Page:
Hemorrhagic Stroke

      The four major causes of hemorrhagic stroke are hypertension, hemorrhagic infarction, hypocoagulable state, and amyloid angiopathy. The criteria for hypertensive hemorrhage include a hypertensive patient, 60 years of age or older, and a basal ganglia or thalamic location of the hemorrhage. A CT scan is the procedure of choice for evaluating these patients. Arteriography is necessary only if one of these criteria is missing. Hypertensive hemorrhages are often large and devastating. Since they are deep hemorrhages and near ventricular surfaces, ventricular rupture is common. One-half of hypertensive hemorrhages occur in the putamen; the thalamus in 25%; pons and brainstem, 10%; cerebellum, 10%, and cerebral hemispheres, 5%.

      In stroke patients, despite the fact that the CT is often negative for the first 24-48 hours, it is often obtained on the day of admission to exclude an intracerebral hemorrhage before the patient is placed on anticoagulant therapy. Hemorrhage into an infarct can occur during the first week, usually between the third and fifth days. Hemorrhagic infarction is a hallmark of embolic infarction. This occurs after the embolus breaks up, resulting in reperfusion of the infarcted area. As mentioned above, hemorrhage is also common with venous infarction. Endnote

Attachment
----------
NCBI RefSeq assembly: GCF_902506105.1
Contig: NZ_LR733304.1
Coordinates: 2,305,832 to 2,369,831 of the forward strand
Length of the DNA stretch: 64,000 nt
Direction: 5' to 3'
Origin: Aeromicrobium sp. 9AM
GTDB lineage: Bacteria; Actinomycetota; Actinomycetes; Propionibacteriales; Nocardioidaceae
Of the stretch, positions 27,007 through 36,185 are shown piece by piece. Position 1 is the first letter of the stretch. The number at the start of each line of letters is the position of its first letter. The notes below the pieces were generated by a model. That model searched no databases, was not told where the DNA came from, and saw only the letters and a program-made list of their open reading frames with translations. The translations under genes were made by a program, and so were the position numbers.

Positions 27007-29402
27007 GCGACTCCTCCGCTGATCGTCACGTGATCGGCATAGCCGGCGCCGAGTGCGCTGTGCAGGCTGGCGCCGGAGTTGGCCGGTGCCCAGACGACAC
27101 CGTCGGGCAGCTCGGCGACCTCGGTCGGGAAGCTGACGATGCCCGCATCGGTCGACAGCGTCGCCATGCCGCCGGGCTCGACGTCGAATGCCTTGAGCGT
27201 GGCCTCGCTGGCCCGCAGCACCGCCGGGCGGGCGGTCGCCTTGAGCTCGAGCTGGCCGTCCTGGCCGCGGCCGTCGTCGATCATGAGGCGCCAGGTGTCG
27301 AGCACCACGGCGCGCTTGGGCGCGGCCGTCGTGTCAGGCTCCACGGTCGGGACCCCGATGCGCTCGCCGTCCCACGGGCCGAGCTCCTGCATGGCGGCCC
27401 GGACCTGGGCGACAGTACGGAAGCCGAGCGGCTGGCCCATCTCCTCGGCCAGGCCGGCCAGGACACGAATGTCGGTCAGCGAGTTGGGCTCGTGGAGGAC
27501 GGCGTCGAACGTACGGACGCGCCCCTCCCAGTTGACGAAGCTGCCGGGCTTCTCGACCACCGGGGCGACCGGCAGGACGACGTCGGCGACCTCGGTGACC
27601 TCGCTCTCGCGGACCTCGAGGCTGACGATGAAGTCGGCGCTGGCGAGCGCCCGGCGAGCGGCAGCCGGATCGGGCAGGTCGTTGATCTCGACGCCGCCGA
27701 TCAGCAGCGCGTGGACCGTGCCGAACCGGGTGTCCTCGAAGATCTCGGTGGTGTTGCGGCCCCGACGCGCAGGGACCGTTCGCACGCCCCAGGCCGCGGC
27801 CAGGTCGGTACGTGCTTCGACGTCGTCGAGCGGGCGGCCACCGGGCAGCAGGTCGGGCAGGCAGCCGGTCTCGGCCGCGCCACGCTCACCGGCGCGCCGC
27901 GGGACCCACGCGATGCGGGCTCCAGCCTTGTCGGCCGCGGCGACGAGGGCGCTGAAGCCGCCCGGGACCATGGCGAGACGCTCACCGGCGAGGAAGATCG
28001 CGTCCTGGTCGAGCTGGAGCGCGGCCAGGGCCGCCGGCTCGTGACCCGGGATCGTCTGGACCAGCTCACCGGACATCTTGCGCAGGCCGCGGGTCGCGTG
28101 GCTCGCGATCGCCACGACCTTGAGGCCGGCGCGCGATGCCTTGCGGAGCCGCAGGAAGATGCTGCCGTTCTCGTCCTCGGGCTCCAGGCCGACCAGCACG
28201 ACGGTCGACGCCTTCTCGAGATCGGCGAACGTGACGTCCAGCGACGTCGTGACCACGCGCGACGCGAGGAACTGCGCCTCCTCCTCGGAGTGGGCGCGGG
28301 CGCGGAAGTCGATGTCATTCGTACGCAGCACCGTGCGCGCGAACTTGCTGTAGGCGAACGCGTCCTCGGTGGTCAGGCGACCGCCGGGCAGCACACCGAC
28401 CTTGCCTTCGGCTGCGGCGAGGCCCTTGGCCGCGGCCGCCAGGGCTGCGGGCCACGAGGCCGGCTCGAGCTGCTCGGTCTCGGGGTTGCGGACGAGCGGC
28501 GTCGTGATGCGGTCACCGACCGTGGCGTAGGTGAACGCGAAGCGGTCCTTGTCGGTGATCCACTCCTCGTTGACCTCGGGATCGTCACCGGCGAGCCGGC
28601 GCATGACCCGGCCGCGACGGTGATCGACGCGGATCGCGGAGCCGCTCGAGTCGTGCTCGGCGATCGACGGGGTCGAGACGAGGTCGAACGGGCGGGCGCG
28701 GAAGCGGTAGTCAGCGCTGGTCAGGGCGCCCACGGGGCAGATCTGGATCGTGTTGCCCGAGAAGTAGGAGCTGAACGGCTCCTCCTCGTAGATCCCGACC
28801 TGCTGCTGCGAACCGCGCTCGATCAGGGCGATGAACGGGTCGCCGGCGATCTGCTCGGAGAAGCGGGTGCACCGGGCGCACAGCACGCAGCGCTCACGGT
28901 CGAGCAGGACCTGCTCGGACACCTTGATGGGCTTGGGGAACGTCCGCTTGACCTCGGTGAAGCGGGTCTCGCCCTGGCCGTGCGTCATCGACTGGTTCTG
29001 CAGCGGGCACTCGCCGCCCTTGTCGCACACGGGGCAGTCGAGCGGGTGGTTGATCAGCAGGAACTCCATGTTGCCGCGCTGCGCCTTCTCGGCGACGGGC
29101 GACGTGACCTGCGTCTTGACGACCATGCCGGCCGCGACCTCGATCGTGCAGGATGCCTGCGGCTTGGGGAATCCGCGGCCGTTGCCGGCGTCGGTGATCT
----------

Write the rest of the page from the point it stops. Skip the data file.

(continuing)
Amyloid angiopathy occurs in the elderly, generally over 70 years of age, and is associated with Alzheimer's disease. It results from deposition of eosinophilic material in the media and adventitia of small arteries and arterioles of the cortex and leptomeninges. Fibrinoid degeneration and microaneurysmal dilatation lead to vessel rupture and hemorrhage. The typical imaging pattern is multiple, usually relatively small, cortical hemorrhages that spare the white matter and cerebellum. 

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